QUALITY DECLARATION - SUMMARY
For information on the institutional environment of the Australian Bureau of Statistics (ABS), including the legislative obligations of the ABS, financing and governance arrangements, and mechanisms for scrutiny of ABS operations, please see ABS Institutional Environment.
The main purpose of this survey was to collect information on persons who were born overseas, arrived in Australia after 1997, were aged 15 years and over on arrival, and had either obtained permanent Australian resident status prior to or after arrival, or were temporary residents who planned to stay in Australia for 12 months or more. Persons who were Australian citizens prior to their arrival in Australia, were born in New Zealand or have New Zealand citizenship were excluded from the survey. The type of information collected included socio-demographic characteristics (such as age, sex and birthplace), employment characteristics (such as labour force status, occupation and industry), job characteristics (before coming to Australia to live and since arriving in Australia), educational qualifications obtained (such as level and field, both before coming to Australia to live and since arriving in Australia) and migration information (such as visa category and residency status on most recent arrival to live in Australia and as at November 2007).
The Labour Force Status and Other Characteristics of Migrants Survey was first conducted in 1984 and triennially there after up to 1999. It was collected again in 2004 and the latest survey was in 2007. The name of the survey was also changed in 2007 to Labour Force Status and Other Characteristics of Recent Migrants Survey, to better reflect the scope of the survey. Data from the survey are released approximately six months after the completion of enumeration.
The number of completed interviews (after taking into account scope and coverage exclusions) for the Labour Force Status and Other Characteristics of Recent Migrants Survey was 53,402, of which 2,530 were recent migrants. This sample was achieved by obtaining a response rate of 95% from about 29,000 selected private dwellings and special dwelling units. The exclusion of people living in very remote parts of Australia has only a minor impact on aggregate estimates, except for the Northern Territory where these people account for around 23% of the population.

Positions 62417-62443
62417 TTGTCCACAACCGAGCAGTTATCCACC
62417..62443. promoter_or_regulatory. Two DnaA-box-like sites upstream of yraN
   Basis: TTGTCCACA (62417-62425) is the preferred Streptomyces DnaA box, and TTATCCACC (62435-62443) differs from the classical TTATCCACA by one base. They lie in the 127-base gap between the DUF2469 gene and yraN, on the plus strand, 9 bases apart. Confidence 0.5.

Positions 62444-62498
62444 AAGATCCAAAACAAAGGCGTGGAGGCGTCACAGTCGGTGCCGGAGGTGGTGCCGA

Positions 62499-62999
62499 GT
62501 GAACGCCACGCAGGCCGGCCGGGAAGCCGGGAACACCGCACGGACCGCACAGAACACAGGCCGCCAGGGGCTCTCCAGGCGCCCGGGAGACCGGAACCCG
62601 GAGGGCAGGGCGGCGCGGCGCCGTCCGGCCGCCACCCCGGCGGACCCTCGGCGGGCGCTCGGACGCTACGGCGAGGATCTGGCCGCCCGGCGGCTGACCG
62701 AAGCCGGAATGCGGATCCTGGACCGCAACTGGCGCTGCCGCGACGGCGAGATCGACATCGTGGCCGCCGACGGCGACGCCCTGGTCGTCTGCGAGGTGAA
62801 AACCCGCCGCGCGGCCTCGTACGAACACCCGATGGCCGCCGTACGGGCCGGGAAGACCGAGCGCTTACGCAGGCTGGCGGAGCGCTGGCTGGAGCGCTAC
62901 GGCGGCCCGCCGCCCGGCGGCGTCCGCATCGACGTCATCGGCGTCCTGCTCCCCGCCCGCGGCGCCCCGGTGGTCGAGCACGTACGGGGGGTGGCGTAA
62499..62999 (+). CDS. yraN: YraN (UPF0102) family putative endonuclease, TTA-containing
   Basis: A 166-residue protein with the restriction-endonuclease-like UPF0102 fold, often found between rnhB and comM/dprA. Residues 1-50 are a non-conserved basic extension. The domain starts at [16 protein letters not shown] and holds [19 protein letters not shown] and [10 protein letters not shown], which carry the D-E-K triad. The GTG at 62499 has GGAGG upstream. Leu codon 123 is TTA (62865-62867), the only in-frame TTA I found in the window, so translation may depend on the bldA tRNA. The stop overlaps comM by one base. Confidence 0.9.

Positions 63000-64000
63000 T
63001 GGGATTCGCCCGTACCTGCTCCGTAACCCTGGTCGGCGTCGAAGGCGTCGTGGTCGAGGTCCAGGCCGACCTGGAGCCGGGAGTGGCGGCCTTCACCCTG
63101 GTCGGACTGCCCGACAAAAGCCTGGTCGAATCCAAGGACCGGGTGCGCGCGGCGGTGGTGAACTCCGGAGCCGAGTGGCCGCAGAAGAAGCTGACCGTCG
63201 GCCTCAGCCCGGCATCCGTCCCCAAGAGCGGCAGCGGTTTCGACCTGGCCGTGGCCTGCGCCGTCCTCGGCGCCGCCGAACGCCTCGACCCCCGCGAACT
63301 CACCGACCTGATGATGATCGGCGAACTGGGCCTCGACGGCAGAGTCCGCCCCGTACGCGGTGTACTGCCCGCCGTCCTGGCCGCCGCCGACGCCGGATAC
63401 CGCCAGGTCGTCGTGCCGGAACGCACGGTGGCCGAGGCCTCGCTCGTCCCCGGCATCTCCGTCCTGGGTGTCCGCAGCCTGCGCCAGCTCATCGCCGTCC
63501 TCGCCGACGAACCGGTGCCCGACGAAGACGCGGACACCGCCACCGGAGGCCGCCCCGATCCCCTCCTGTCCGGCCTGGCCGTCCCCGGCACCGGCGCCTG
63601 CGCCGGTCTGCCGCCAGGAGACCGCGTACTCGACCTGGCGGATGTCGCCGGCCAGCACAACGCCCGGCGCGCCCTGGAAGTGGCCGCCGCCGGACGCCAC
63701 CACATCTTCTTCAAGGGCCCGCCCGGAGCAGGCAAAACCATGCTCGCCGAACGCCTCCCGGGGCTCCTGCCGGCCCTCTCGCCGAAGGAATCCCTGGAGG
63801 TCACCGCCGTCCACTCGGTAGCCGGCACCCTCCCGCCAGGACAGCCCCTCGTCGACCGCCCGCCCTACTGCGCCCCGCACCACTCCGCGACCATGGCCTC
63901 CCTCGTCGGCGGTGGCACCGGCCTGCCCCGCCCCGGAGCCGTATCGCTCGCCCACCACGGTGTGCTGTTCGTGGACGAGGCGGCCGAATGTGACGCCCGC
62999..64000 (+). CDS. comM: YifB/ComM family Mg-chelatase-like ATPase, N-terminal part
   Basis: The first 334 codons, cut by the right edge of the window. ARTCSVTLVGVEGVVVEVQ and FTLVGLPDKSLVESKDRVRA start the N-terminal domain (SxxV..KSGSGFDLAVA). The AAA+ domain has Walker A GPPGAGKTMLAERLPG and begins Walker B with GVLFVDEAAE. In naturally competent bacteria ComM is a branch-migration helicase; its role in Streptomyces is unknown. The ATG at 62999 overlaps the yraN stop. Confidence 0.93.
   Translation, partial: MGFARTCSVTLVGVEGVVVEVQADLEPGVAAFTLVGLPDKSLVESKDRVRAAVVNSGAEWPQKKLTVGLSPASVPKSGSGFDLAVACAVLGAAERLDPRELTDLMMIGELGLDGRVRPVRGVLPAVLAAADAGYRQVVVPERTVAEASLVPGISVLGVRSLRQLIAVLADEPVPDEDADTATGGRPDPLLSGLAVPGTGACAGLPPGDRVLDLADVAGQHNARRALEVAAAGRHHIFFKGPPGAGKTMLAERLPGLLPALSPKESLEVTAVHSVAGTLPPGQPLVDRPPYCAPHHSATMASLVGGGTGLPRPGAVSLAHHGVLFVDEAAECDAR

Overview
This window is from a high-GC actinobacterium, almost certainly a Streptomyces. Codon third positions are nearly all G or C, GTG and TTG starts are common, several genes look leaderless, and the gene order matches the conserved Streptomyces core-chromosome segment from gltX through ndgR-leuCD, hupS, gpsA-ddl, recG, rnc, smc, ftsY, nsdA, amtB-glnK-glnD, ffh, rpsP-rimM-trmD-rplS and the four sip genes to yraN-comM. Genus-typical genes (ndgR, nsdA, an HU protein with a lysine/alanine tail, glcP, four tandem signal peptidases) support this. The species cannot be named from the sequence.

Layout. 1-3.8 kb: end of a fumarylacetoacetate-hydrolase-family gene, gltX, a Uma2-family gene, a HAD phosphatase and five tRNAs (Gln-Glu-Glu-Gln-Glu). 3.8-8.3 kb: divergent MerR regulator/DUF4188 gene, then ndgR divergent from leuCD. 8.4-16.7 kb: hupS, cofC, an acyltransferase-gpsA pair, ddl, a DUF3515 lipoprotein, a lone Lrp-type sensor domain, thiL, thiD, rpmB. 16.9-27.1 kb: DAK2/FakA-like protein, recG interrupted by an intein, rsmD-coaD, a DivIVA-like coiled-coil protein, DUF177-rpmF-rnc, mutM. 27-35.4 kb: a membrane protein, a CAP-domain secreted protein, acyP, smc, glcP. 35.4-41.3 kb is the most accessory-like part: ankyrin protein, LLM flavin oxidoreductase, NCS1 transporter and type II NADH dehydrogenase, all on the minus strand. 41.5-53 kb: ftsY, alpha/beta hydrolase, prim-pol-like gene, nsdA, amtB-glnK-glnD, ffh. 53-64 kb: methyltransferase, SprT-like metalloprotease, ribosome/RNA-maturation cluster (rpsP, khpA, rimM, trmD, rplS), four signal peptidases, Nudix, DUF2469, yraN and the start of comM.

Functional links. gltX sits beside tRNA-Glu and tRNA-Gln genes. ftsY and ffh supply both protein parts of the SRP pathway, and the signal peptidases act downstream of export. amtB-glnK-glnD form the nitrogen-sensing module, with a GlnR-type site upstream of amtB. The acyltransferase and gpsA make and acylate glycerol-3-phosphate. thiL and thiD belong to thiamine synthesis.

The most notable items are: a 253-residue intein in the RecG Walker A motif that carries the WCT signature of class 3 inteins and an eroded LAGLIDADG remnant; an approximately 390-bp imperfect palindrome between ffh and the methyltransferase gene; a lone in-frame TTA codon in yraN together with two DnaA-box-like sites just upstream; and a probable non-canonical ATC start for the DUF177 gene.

The Labour Force Survey is designed primarily to provide estimates of key statistics for the whole of Australia and, secondarily, for each state and territory.
Two types of error are possible in an estimate based on a sample survey: non-sampling error and sampling error.
Non-sampling error arises from inaccuracies in collecting, recording and processing the data. Every effort is made to minimise reporting error by the careful design of questionnaires, intensive training and supervision of interviewers, and efficient data processing procedures. Non-sampling error also arises because information cannot be obtained from all persons selected in the survey.
Sampling error occurs because a sample, rather than the entire population, is surveyed. One measure of the likely difference resulting from not including all dwellings in the survey is given by the standard error. There are about two chances in three that a sample estimate will differ by less than one standard error from the figure that would have been obtained if all dwellings had been included in the survey, and about nineteen chances in twenty that the difference will be less than two standard errors.
The ABS has previously conducted a survey of recent migrants in 1984, 1987, 1990, 1993, 1996, 1999 and 2004. While the ABS seeks to maximise consistency and comparability over time by minimising changes to the survey; sound survey practice requires ongoing development to maintain the integrity of the data. There were a number of changes to the survey between 2004 and 2007. In 2004 migrants who had arrived in the previous 20 years were included in the survey. In 2007 only migrants who had arrived in the previous 10 years were included. There were also new and reworded questions in the 2007 survey. This means results from these surveys are not comparable. For a more detailed discussion on the differences between surveys see the Explanatory Notes.
Data were compared to non-ABS sources of information available. Comparisons conducted by the ABS showed that the data from this survey are not comparable with other available sources due to differences in definitions, scope and collection methods.
The Labour Force Status and Other Characteristics of Recent Migrants publication contains detailed Explanatory Notes, Technical Notes and a Glossary that provide information on the terminology, classifications and other technical aspects associated with these statistics.
In addition to the PDF publication, the tables and associated RSEs are available in spreadsheet form on the website.
Data are also available on request. Note that detailed data can be subject to high relative standard errors and, in some cases may result in data being confidentialised.
An expanded confidentialised unit record file will be produced for this survey and is expected to be released in June 2008.
For further information about these or related statistics, contact the National Information and Referral Centre on 1300 135 070.